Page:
Synopsis: Set in Japan, Isle of Dogs follows a boy’s odyssey in search of his lost dog.
Release Date: March 27, 2018 MPAA Rating: PG-13
Genre(s): Animation, Adventure
Writer/director Wes Anderson has become one of New Hollywood’s most distinct voices. From Rushmore and Bottle Rocket to Moonrise Kingdom and The Grand Budapest Hotel, his quirky storytelling and instantly recognizable visual style have gained him both fame and notoriety. As fantastical as his movies are, he’s only made one animated feature – 2009’s Fantastic Mr. Fox. Until now. His second fully animated movie, Isle of Dogs, is here.
Set twenty years in the future, Isle of Dogs sees the fictional Japanese city of Megasaki dealing with its outbreak of “Dog Flu” by exiling all canines to Trash Island, a place that is exactly that: an island full of trash and, now, dogs. One boy named Atari Kobayashi (Koyu Rankin), who also happens to be the youthful ward of Megasaki’s Mayor Kobayashi (Kunichi Nomura), steals a plane and flies to Trash Island in search of his beloved bodyguard dog, Spots. With the help of a pack of lovable miscreant pups (voiced by usual Wes Anderson suspects Edward Norton, Bill Murray, Jeff Goldblum, and Bob Balaban) and one renegade mutt (Bryan Cranston), Atari scours the island for clues to the whereabouts of his lost dog.
Meanwhile, on the mainland, Atari becomes a cult hero for the Pro-Dog activists. An American foreign exchange student named Tracy Walker (Academy Award-nominated director Greta Gerwig) digs deep and discovers a conspiracy that threatens the lives of canines everywhere. While Atari just wants to be reunited with his dog, his struggle becomes a symbol for a whole social movement.
At this point, Wes Anderson fans pretty much know what to expect from his movies, and Isle of Dogs will not disappoint. It’s exactly the movie that it sounds like it would be, and it’s great. Anderson wrote the screenplay from a story he cooked up with Kunichi Nomura, Roman Coppola, and Jason Schwartzman over what sounds like a series of hysterical brainstorming sessions. The simple tale of a boy searching for his dog becomes d and politicized with the conspiracy subplot, but that just serves to toss some intrigue into the cutesy Homeward Bound-ness of the movie.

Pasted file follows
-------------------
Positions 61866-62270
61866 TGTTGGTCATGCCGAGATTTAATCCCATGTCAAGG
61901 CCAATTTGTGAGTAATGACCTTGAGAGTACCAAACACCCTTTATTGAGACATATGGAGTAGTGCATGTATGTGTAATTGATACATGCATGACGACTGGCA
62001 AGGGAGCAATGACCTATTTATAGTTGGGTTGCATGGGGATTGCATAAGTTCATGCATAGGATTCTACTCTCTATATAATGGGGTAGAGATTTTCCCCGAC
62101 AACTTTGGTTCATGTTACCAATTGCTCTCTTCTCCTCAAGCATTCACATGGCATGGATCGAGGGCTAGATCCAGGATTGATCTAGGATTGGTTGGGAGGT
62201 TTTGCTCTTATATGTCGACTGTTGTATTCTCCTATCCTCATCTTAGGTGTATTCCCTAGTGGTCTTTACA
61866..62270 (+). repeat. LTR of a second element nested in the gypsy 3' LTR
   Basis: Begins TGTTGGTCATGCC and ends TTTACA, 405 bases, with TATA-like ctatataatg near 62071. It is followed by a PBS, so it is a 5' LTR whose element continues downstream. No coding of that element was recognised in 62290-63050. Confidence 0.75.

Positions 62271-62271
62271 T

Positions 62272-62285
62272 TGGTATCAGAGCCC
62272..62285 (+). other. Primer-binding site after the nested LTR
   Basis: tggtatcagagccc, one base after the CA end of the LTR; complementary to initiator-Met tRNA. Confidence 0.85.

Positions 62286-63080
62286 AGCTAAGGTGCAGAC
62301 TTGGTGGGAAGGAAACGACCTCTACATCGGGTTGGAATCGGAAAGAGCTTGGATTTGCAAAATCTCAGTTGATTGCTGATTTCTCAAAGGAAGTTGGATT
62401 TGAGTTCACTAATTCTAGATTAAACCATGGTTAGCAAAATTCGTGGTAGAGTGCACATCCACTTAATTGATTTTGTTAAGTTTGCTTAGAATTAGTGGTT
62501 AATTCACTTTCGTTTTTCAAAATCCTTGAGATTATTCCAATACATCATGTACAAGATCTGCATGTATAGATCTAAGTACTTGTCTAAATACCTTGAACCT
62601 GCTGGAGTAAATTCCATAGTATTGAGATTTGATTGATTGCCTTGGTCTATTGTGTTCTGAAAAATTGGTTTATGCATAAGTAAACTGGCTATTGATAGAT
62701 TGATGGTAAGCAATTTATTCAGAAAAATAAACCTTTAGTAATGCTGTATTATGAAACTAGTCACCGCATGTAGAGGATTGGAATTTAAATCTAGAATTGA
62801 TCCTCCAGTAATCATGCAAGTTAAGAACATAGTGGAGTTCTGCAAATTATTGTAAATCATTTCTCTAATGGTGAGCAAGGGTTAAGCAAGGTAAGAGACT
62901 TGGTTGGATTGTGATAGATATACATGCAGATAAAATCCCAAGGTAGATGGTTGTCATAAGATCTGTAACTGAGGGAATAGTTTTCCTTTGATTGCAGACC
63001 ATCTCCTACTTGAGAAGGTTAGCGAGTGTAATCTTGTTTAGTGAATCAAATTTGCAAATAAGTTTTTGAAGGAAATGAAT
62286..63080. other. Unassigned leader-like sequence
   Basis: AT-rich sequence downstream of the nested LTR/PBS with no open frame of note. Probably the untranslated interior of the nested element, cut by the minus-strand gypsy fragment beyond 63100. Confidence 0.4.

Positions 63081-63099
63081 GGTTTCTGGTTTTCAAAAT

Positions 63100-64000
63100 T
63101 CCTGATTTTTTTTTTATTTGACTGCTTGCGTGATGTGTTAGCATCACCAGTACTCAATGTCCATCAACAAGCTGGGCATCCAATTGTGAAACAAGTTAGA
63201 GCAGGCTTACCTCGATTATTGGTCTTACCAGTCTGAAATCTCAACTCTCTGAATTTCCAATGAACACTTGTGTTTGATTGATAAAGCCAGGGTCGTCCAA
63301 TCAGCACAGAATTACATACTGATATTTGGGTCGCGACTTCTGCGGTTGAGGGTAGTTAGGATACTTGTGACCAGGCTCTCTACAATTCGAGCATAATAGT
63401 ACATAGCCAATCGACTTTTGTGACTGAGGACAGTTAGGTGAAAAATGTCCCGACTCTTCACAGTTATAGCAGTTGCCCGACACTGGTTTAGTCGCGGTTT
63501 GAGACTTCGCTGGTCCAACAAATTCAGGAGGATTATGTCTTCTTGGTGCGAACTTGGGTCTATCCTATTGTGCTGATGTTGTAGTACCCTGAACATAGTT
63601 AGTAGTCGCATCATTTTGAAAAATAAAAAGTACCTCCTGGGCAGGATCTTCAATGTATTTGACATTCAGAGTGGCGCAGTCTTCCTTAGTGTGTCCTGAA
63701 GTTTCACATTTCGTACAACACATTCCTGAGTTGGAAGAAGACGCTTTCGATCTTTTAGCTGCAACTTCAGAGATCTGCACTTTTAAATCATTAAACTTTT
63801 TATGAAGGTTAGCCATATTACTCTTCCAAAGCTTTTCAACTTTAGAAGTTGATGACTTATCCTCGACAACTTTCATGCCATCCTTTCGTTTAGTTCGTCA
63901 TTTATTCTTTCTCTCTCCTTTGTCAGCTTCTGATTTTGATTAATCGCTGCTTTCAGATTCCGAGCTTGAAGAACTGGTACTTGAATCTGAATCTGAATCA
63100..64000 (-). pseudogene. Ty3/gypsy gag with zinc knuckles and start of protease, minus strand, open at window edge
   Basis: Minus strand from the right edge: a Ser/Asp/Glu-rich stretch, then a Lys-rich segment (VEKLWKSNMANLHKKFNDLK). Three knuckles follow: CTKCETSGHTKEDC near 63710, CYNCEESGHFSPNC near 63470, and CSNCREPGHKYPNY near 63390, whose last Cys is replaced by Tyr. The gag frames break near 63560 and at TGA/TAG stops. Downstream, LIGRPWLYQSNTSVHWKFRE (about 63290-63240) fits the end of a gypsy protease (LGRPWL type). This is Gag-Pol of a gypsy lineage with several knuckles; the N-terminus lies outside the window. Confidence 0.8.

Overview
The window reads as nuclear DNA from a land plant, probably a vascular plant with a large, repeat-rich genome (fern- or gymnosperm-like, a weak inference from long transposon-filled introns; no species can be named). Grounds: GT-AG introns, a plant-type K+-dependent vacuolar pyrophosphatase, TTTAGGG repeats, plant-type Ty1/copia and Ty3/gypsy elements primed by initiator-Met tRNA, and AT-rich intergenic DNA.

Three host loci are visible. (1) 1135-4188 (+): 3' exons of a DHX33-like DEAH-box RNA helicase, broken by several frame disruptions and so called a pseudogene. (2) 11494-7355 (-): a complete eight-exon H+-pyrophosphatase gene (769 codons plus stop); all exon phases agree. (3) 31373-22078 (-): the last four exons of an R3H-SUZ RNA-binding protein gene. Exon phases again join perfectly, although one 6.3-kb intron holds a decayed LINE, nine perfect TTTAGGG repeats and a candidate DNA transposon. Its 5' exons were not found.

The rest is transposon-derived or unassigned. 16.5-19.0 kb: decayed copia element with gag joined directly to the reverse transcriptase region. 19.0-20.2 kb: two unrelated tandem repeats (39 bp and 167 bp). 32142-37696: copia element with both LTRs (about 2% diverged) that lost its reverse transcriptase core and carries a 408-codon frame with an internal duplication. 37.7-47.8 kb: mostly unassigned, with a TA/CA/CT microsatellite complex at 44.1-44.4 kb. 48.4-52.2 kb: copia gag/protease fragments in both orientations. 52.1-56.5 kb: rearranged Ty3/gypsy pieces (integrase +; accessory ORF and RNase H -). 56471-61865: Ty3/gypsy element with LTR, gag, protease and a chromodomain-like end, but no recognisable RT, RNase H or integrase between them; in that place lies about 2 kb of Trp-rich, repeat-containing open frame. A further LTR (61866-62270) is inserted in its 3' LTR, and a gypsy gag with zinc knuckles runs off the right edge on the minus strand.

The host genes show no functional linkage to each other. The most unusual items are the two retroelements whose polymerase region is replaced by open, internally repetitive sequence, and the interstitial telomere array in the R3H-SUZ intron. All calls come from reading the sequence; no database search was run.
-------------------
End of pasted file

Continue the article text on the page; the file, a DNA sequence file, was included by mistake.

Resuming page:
Because he’s Wes Anderson, the voice cast in Isle of Dogs is a virtual whos-who of hip Hollywood. In addition to those mentioned already, there are a number of big stars who lend their voices to the dogs on the island, including Scarlett Johansson, Harvey Keitel, F. Murray Abraham, Tilda Swinton, Fisher Stevens, and, as Spots himself, Liev Schreiber. The dogs all speak English while the humans speak Japanese, but Francis McDormand voices the ever-present Interpreter Nelson to help with translations. At least on the mainland.
On the island, Atari is not translated at all. At one point, after Atari says something triumphant in Japanese, Jeff Goldblum’s dog (named Duke) looks at one of his pals and says “I wish somebody spoke his language.” It helps create a kinship between the dogs and the audience (or, at least with English-speaking audiences), but also sort of paints the Japanese humans as cinematic “others.”